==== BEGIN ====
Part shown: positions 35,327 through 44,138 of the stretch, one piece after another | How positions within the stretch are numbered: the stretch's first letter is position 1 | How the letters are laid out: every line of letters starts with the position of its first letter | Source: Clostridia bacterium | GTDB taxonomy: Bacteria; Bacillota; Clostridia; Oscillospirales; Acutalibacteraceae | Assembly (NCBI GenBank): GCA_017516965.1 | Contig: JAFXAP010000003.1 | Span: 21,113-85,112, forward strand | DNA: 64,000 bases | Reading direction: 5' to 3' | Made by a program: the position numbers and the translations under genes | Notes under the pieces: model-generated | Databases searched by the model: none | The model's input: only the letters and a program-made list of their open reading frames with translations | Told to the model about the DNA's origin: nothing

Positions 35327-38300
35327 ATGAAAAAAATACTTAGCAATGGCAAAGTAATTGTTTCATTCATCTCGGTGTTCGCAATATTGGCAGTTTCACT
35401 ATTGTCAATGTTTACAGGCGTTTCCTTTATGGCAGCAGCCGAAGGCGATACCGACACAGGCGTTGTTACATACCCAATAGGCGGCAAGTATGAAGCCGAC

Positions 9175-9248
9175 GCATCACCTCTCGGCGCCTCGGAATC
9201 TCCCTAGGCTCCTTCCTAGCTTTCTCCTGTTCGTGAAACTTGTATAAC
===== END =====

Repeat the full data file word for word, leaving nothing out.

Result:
Part shown: positions 35,327 through 44,138 of the stretch, one piece after another | How positions within the stretch are numbered: the stretch's first letter is position 1 | How the letters are laid out: every line of letters starts with the position of its first letter | Source: Clostridia bacterium | GTDB taxonomy: Bacteria; Bacillota; Clostridia; Oscillospirales; Acutalibacteraceae | Assembly (NCBI GenBank): GCA_017516965.1 | Contig: JAFXAP010000003.1 | Span: 21,113-85,112, forward strand | DNA: 64,000 bases | Reading direction: 5' to 3' | Made by a program: the position numbers and the translations under genes | Notes under the pieces: model-generated | Databases searched by the model: none | The model's input: only the letters and a program-made list of their open reading frames with translations | Told to the model about the DNA's origin: nothing

Positions 35327-38300
35327 ATGAAAAAAATACTTAGCAATGGCAAAGTAATTGTTTCATTCATCTCGGTGTTCGCAATATTGGCAGTTTCACT
35401 ATTGTCAATGTTTACAGGCGTTTCCTTTATGGCAGCAGCCGAAGGCGATACCGACACAGGCGTTGTTACATACCCAATAGGCGGCAAGTATGAAGCCGAC

Positions 9175-9248
9175 GCATCACCTCTCGGCGCCTCGGAATC
9201 TCCCTAGGCTCCTTCCTAGCTTTCTCCTGTTCGTGAAACTTGTATAAC